Published Monday March 2, 2015:

Reducing L2 Charging Inefficiencies

Recently I started thinking about the charging losses in house wiring for the much higher powered L2 charging stations. While the wire conductors are thicker and the voltages higher, I was curious what the resistive power losses were and if they were significant. 

There are now 6 dedicated 240VAC circuits feeding into the garage. One for a welder, three for L2 charging stations and two for solar inverters backfeeding the house. I originally ran 10 AWG wire to two of those circuits. Later I added 2 additional circuits but used higher gauge wiring to allow for even faster charging in the future.

Lots of charging capacity and power for toys. 


Three Juicebox charging stations: Sufficient to quick charge 3 electric cars simultaneously. 

Open circuit voltage was measured inside the JuiceBox L2 charging station and it was found to be 236 VAC regardless of the outlet.
Good! That’s what we should expect. (Any additional losses in the charging cable itself are not included, but given the length and gauge of that wiring, they should be pretty small). 

I plugged in my wife’s Nissan Leaf (with a 6.6kW onboard charger) and then measured the voltage inside the charging station again.

According to ohms law, since we know the power draw, and the voltage drop, we can calculate the current draw (~27.5 Amps) and then calculate power loss through the wiring.

 Circuit Length Volts AC Power Loss Energy Loss
 Open Circuit Voltage  236 0 watts 0 Wh/mi
 10 AWG 30 Amp circuit 30'  233 82.5 watts 4.1 Wh/mi
 8 AWG 40 Amp circuit 30' 234 55 watts 2.7 Wh/mi
 6 AWG 50 Amp circuit 20' 235 27.5 watts 1.3 Wh/mi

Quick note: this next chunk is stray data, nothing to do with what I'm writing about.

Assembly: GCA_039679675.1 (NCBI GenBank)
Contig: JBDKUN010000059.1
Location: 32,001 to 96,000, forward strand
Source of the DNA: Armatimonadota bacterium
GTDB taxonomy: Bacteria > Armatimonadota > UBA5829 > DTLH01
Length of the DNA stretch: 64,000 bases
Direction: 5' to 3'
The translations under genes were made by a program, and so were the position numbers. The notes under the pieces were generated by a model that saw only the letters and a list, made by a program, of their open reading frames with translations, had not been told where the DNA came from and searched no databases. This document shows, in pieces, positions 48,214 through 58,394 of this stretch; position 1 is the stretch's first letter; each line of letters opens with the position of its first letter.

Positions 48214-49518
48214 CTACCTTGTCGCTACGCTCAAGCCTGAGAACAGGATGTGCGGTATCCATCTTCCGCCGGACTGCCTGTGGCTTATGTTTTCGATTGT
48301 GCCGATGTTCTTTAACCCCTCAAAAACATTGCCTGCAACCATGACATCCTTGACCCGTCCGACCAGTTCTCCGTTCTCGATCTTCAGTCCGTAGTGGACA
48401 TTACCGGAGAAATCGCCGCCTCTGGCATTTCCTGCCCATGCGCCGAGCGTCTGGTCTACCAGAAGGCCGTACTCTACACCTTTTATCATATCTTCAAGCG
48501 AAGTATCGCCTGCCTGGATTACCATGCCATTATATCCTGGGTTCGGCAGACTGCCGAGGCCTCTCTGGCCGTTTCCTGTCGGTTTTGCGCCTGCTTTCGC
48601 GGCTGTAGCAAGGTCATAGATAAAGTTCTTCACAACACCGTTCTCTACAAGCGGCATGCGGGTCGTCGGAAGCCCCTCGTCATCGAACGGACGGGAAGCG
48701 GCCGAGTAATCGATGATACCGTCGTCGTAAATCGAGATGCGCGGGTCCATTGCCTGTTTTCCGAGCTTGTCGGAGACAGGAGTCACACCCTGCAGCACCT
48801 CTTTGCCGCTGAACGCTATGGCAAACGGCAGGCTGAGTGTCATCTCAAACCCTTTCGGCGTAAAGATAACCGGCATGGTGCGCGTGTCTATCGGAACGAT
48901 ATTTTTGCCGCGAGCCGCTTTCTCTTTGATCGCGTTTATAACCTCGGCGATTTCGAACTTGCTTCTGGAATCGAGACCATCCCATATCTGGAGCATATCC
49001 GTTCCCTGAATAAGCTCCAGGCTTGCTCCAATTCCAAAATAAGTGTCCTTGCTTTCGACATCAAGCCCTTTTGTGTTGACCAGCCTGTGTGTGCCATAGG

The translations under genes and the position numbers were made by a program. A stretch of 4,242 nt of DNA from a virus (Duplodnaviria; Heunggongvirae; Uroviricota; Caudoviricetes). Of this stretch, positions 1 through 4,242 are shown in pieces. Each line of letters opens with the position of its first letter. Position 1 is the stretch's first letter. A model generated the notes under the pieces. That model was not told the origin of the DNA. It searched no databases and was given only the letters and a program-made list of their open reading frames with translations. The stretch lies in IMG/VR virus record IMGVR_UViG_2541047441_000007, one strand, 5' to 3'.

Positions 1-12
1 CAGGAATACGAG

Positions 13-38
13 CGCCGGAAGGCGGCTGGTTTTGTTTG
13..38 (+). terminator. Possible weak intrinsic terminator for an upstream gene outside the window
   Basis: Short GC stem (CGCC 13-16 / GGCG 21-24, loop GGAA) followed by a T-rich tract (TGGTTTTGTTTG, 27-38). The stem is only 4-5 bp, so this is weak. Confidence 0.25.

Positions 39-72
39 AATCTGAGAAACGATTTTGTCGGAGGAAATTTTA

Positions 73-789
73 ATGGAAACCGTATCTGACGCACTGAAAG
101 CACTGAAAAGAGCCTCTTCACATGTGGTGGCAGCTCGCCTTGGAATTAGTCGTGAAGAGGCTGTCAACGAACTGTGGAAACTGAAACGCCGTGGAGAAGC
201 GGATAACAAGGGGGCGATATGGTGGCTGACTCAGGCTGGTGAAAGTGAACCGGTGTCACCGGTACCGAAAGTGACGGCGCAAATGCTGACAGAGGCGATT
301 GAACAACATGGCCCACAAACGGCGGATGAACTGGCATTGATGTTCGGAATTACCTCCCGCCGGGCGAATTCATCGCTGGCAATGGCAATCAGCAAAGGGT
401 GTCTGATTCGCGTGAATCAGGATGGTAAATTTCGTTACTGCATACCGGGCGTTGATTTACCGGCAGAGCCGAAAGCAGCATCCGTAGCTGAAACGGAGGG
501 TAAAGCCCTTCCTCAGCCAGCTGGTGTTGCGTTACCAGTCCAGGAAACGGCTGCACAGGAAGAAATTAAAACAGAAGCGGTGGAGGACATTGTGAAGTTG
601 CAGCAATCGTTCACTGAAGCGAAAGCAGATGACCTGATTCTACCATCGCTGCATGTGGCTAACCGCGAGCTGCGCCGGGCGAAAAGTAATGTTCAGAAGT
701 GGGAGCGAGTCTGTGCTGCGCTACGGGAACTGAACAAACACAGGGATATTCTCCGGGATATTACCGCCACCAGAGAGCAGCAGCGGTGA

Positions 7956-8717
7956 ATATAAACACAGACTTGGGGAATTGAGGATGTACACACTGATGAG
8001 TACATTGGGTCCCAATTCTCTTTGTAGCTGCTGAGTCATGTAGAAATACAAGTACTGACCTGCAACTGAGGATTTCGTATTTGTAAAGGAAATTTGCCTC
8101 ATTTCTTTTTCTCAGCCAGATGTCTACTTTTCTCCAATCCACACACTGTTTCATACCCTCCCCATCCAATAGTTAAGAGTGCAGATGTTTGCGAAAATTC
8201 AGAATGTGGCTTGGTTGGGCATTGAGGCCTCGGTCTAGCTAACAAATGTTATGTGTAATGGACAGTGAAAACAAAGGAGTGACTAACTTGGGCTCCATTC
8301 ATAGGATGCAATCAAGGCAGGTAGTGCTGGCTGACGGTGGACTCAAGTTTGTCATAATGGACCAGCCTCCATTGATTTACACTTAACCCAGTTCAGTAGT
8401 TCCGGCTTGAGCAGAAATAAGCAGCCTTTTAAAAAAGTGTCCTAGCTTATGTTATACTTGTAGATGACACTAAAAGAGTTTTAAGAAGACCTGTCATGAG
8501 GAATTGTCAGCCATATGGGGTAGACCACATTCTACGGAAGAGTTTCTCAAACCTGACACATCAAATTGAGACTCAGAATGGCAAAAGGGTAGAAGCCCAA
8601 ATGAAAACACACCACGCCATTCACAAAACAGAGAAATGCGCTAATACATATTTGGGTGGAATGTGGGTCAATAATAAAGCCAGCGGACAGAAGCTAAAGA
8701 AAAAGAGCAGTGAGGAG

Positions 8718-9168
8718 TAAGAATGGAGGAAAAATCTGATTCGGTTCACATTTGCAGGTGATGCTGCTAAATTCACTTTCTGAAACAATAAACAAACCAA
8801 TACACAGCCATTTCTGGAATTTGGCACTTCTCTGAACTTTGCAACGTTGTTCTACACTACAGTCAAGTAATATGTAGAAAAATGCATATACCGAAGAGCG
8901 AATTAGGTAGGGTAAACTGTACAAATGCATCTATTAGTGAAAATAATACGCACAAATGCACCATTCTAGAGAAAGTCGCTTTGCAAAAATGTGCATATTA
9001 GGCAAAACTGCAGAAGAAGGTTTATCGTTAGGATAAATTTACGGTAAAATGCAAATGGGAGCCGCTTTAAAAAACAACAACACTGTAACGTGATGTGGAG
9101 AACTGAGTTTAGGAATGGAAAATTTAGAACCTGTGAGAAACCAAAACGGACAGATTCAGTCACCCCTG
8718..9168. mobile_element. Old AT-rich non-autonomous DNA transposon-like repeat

10 AWG 30 Amp circuit 70' 230 165 watts 8.0 Wh/mi


While this seems like a lot of power loss, after a 40 mile commute, a typical charge at 6.6kW only lasts a couple of hours. So energy loss isn’t terribly high. Assuming I charge every day for 2 hours, 4 days a week on the following circuits, here is how much energy would be lost (through resistive losses) each year.

 Circuit Energy Loss/day Energy loss/year
 10 AWG 30' long 0.165 kWh 33 kWh
 8 AWG 30' long 0.110 kWh 22 kWh
 6 AWG 20' long 0.55 kWh 11 kWh
 10 AWG 70' long 0.33 kWh 66 kWh


The guest charger is on a longer cable run, therefore, it wastes a little more energy. However, the guest charger only gets used maybe twice a month. That works out to only 7.92 kWh of energy wasted through resistive losses each year. That's even less than the phantom power losses of the charging station itself. 

Charging at 3.2 kW doubles the charging time but effectively cuts the resistive losses in half. 

Which one wastes more energy? Trickle charging on 120V or fast charging on an L2 charging station at 240VAC?

We learned in the previous article that 120 volt charging wastes about 103 kWh of energy each year through resistive losses in the house wiring and charging cables. 
If an electric vehicle were to charge up each night from a 240 VAC source wired with 8 AWG wiring, (as opposed to 120 volts and 12 AWG wiring), not only would it charge up 5x faster, it would also prevent 70 kWh of energy from being lost in the wiring. 

Does all this even matter that much anyway? 

To put these losses into perspective, the total energy consumption of an electric vehicle driving about 8,000 miles a year is only around 2000 kWh. Resistive losses end up only being about 1-2% of total energy consumption. In other words, it's not worth losing sleep over. But at least now we know right? 





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